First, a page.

Japan is working hard at forgetting. Its prime minister, Shinzo Abe, suggests in code-talk that Japan was the victim of World War II—no war criminals at all, thank you—and its influential conservative press, with a wink from the government, is determined to whitewash the country’s use of sex slaves during the war. This sort of thing can be catching. Maybe others will forget why they consider Japan a friend.
Certainly the task will be harder when Angelina Jolie’s film, “Unbroken,” hits the theaters on Christmas Day. The movie, like the book by Laura Hillenbrand, is the story of Louis Zamperini, a former Olympic runner whose plane crashed in the Pacific during World War II and who wound up spending two and half years as a prisoner of the Japanese. He was horribly brutalized by his captors—starved, tortured both physically and psychologically, worked nearly to death, and so often beaten viciously and capriciously that the sickening thud of a kendo stick on a human skull will trail you for days.
Men died from such abuse, but not Zamperini. He lived long enough to cooperate with both the book and the movie, dying just this year (July 2) at the age of 97. He reconciled with the Japanese. That’s more than what Japan has done with its past.
The country has much to atone for. Japan mistreated prisoners of war and even established a medical research team—the infamous Unit 73—which conducted experiments on captured enemy soldiers, most of them Chinese. Among other atrocities, the unit performed hideous vivisections without anesthetic on living men, removing organs or limbs for some concocted medical purpose. Dr. Mengele might have turned away in horror.
It is not my purpose here to revive anti-Japanese sentiment, which in war-time America comingled with racism to produce the unjust incarceration of Japanese-Americans in internment camps. But certain important Japanese seem intent on reviving the past by revising it. With an implied nod from Abe, they have put enormous pressure on the Asahi Shimbun newspaper to retract stories exposing Japan’s conscription of thousands of women to serve as sex slaves for the military during the war. Increasingly, this historic fact is being denounced as a fiction. Too many witnesses—not to mention victims—insist otherwise.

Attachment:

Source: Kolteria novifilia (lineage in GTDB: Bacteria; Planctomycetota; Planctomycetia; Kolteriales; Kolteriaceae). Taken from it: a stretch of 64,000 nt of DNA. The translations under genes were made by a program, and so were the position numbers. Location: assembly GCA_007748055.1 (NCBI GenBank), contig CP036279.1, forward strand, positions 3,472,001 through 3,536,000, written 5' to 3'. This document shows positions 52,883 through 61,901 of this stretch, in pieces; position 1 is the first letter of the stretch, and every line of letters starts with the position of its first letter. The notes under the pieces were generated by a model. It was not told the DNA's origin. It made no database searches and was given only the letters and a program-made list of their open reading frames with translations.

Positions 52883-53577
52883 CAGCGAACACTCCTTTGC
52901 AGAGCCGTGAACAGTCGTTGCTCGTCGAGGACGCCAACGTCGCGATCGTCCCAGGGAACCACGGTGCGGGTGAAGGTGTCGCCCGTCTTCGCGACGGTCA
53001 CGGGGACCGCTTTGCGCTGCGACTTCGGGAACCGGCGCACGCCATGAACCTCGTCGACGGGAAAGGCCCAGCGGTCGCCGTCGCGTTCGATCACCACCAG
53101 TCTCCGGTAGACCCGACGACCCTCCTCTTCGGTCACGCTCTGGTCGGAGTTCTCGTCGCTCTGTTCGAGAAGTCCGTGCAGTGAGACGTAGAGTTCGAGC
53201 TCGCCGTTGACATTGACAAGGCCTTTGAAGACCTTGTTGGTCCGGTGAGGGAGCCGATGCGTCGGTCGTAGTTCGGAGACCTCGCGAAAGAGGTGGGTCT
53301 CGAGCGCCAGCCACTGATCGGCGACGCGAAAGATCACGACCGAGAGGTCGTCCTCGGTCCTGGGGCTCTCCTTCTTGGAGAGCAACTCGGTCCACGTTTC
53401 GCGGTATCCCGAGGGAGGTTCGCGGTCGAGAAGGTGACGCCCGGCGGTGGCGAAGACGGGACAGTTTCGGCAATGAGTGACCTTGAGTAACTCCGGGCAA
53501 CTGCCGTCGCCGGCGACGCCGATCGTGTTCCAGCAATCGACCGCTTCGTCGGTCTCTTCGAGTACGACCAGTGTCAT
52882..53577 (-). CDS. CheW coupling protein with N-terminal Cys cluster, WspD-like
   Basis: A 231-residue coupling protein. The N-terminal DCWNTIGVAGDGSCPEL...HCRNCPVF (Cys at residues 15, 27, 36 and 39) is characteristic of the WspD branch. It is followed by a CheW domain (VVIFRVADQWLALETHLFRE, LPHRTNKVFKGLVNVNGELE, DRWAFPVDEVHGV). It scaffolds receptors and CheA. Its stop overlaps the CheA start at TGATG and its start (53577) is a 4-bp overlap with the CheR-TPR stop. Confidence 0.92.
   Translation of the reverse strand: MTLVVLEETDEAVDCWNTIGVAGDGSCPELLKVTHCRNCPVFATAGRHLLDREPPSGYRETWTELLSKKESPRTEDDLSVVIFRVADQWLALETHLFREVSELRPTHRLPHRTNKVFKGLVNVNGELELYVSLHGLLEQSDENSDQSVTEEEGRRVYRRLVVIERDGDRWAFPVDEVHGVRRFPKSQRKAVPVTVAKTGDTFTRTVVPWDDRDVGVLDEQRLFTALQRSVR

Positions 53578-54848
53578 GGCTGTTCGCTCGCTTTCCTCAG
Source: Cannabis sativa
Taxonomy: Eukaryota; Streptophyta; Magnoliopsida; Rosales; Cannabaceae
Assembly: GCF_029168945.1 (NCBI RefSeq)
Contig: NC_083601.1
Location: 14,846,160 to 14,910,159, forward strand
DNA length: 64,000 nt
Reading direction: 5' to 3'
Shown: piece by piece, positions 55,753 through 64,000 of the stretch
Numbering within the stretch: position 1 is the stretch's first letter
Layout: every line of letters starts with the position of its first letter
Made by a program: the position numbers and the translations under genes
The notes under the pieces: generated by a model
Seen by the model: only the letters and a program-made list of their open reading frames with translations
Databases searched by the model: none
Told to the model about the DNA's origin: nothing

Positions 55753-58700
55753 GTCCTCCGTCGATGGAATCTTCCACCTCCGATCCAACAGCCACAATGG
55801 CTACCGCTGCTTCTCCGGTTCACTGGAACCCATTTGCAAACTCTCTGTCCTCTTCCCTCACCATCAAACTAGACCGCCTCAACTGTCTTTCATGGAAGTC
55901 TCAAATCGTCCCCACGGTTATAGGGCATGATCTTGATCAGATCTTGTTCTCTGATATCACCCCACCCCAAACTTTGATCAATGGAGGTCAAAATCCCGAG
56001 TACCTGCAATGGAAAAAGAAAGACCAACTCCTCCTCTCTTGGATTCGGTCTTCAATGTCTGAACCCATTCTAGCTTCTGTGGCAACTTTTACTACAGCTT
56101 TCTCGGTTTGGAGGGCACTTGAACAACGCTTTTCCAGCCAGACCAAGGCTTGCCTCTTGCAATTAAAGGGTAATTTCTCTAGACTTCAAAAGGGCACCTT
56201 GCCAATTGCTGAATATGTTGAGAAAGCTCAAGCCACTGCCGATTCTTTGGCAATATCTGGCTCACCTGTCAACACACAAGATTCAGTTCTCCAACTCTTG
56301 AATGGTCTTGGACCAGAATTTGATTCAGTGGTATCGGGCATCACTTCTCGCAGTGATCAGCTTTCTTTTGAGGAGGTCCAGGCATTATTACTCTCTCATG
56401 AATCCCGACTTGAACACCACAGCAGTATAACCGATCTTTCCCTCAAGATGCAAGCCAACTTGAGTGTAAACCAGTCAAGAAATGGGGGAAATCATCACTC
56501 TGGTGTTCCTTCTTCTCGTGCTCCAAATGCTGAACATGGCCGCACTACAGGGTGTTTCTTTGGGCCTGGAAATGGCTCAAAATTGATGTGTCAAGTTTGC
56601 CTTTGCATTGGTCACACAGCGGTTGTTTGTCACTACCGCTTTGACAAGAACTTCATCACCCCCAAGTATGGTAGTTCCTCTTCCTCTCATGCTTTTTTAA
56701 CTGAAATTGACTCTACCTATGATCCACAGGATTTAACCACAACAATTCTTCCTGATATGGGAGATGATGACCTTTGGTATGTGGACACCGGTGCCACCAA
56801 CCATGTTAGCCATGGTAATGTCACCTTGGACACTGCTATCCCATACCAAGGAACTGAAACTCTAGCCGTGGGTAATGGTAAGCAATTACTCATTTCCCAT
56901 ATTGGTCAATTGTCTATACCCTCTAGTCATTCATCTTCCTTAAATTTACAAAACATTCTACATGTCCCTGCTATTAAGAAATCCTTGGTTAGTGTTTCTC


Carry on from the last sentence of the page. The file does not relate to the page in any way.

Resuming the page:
This is a serious matter. First, it is unspeakably ugly to once again deny these women their humanity by saying they were volunteers—prostitutes—and not sex slaves. Second, the attempt to erase the whole sordid “comfort women” episode is part of a ferocious attempt to rewrite history. Before becoming prime minister and at least once since assuming office, Abe visited the Yasukuni Shrine where many World War II figures, including war criminals, are memorialized. To the Chinese, the Koreans and other Asians who fought and were brutally occupied by Japan (the so-called Rape of Nanking is a particularly gruesome chapter), the honor accorded the Yasukuni dead is horrendously offensive.
One of the most startling parts of Hillenbrand’s book is her recounting of what happened to the POWs once Japan surrendered. Some were executed, but the liberated ones were allowed to amble out of their camps and into nearby towns and cities. The Japanese police who, just moments earlier, might have shot a POW on sight, were soon engaged in the hunt for American-designated war criminals. Japan did an instant 180; the Emperor Hirohito had ordered surrender and cooperation. Japan surrendered and cooperated.
These sudden reversals have been a feature of Japanese culture ever since Adm. Matthew Perry forcibly opened the country to American trade in 1854. The nation, both humbled and instructed, swiftly modernized and by 1905 had beaten mighty Russia in a war that Western conventional wisdom thought it would lose. Japan similarly adopted American-style democracy after World War II and literally rose from the ashes (Hiroshima, Nagasaki and the often-overlooked incineration of Tokyo) to become so substantial an economic power that China supplanted it as No. 2 only recently. These were breathtaking achievements.
Now, though, a more ominous reversal may be underway. With its economy once again showing weakness—it has recently fallen into recession—the mythologizing of the past may well accelerate. This would only aggravate the insult to Japan’s victims and further unsettle its neighbors, China and South Korea in particular. Japan’s revisionists have their eye on the past. Others wonder what this means for the future.
© 2014, The Washington Post Writers Group